Madame Butterfly’s America of the imagination at the Israeli Opera - review

Polish director Mariusz Trelinski seems to have included sharper pins than usual in the opera, which makes the link between collecting butterflies, and how men and women can cause one another pain.

(photo credit: YOSSI ZWECKER)

The tragic love story between Japanese teenager Cio-Cio-San, who sought to escape the life of a geisha, and US Naval Officer Pinkerton, in Puccini’s Madame Butterfly, is being told in a stunning production now playing at the Israeli Opera.

Polish director Mariusz Trelinski seems to have included sharper pins than usual in the acclaimed opera, which makes the link between collecting butterflies, and how men and women can cause one another great pain.

Pinkerton, who buys an arranged marriage for a paltry sum, can be portrayed in a variety of ways. Here, he is transformed from a man clad in uniform with deep personal flaws to a towering giant of a man clad in white, reminding us of a butcher’s apron.

So brutal was the performance by tenor Valentin Dytiuk that he threw the chest with the meager possessions of his young bride over his shoulder, unable to restrain his desire for her during the long wedding. The contrast between his white costume and the red kimono worn by soprano Aurelia Florian was enhanced by her petite figure and his large frame.

The visual language created on stage, in no small part by the costumes designed by Magdalena Teslawska and Pawel Grabaczyk, cried out to the audience in a stunning display of emotions. Tenor Anthony Webb – in a white face mask that lends a ghoulish aspect to his Goro, the matchmaker who secures Madame Butterfly for Pinkerton – was in every aspect a direct quote from classic Japanese theater. Webb excelled as part shrewd merchant, part comic relief.

Attention to detail

The attention to detail, large and small, extended further than clothes. During the letter-reading scene, in which US Counsel Sharpless (baritone Ionut Pascu) attempted to deliver a message to Madame Butterfly on behalf of Pinkerton, large Japanese letters painted on the backdrop began to move as if the audience was serving as the counsel’s eyes.

When a relative, a Buddhist priest, angrily storms the wedding and rails against the young woman, an enormous red dragon head drops from above and leers. While baritone Yair Polishook, with a Japanese letter painted on his naked chest, performed the role of the Bonze remarkably well, this particular stage decision seemed a bit forced. When compared to the meticulous, detailed beauty of other scenes, it seemed the confrontation between tradition and teenage rebellion was more in tune with heavy metal concerts than a lonely paper-made home nestling on a hill overlooking Nagasaki harbor.

During the aria “E soffitto e pareti” (“And ceiling and walls”), Pinkerton describes his new residency as “a magic house which obeys my magic wand.” With such an unpleasant beginning, it is not surprising he tarnishes the trust given to him and causes disaster. Pinkerton not only abandons his Japanese wife for several years, he also returns to Japan with an American partner (Tamara Navoth).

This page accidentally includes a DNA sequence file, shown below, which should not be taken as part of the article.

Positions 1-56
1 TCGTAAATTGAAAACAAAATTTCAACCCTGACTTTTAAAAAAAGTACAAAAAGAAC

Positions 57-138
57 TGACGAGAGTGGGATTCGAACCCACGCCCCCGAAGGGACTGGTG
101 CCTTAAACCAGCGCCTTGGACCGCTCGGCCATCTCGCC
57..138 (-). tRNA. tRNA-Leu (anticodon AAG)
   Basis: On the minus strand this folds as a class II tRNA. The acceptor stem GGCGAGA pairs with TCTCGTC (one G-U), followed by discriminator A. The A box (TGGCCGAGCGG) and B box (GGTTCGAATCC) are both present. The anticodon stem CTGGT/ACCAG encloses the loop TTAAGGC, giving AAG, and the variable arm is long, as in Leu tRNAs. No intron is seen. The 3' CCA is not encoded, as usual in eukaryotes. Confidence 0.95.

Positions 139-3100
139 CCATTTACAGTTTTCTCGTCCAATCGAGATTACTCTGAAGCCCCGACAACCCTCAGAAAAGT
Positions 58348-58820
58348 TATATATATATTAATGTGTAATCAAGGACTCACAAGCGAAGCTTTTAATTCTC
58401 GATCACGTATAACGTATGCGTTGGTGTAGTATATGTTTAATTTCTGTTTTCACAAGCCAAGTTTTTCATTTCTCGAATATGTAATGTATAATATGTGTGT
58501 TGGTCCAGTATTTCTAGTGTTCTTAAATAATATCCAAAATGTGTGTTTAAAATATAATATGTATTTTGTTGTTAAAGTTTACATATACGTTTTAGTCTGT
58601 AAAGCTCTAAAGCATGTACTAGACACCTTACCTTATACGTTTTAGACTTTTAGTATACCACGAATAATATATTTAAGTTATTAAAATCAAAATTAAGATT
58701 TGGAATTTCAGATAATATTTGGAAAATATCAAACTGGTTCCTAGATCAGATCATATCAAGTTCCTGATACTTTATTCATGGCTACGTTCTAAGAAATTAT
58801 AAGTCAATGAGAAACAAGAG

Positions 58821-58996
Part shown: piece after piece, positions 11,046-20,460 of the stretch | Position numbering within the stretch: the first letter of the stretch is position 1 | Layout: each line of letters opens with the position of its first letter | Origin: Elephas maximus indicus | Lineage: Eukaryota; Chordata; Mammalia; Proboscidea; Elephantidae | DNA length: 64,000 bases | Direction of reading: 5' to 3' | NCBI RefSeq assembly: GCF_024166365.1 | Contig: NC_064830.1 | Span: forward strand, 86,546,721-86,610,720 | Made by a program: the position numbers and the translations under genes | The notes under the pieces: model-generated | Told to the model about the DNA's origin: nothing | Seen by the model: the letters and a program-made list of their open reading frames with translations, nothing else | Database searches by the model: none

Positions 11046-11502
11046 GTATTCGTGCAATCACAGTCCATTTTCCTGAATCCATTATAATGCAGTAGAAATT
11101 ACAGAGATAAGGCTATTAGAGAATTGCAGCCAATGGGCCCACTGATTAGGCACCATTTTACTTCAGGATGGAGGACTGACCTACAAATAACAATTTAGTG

Puccini makes the point that, in a world controlled by selfish men, women usually act more decently toward each other. The contempt Pinkerton richly deserves was manifested by Navoth in a single flick of the wrist when he attempted to reach her on stage. The precise physical language adopted by the cast for this production was a wonder to watch.

Why does Madame Butterfly refuse to see the obvious – that Pinkerton is not worthy of her loyalty, and accept the offer of Prince Yamadori (Julien van Mellaerts) to start a new life with him?

Perhaps Madame Butterfly’s unique passion for all things American can offer us a much-needed clue.

“The Japanese gods are slow and lazy,” she snipes at her maid Suzuki (Shay Bloch). “The American god could help us, if he only knew where we were.” When matchmaker Goro suggests that she accept the marriage proposal of the prince, she explains to him that “in my country, the US, the law protects women.”

This infatuation with an imaginary US, which serves as a beacon of hope, can be understood when we consider that, for her, to return to the life of a geisha is worse than death. In this production, her eye-opening scene is also a moment when things move in a full, neon-bright circle. The young Japanese bride who prided herself on keeping “an American home” adopts the most traditional, demanding honor codes of the culture she claimed to have forsaken.

Florian gave a stunning performance, enhanced by the force Dityuk brought to his own role. Grateful patrons lavished their praise and did a remarkable thing. They overcame the bad habit of hurrying out of the opera house as soon as the last aria is sung to beat the traffic on the ride home. Instead, they stood and clapped, as conductor Dan Ettinger took his place on stage alongside the cast and bowed.

Madame Butterfly will be performed at the Israeli Opera until Friday, December 16. Sung in Italian with English and Hebrew subtitles, the three-hour opera has one intermission. Tickets range from NIS 195 to NIS 445. To book, call: (03) 692-7777. The Israeli Opera is at 19 Shaul Hamelech Blvd., Tel Aviv.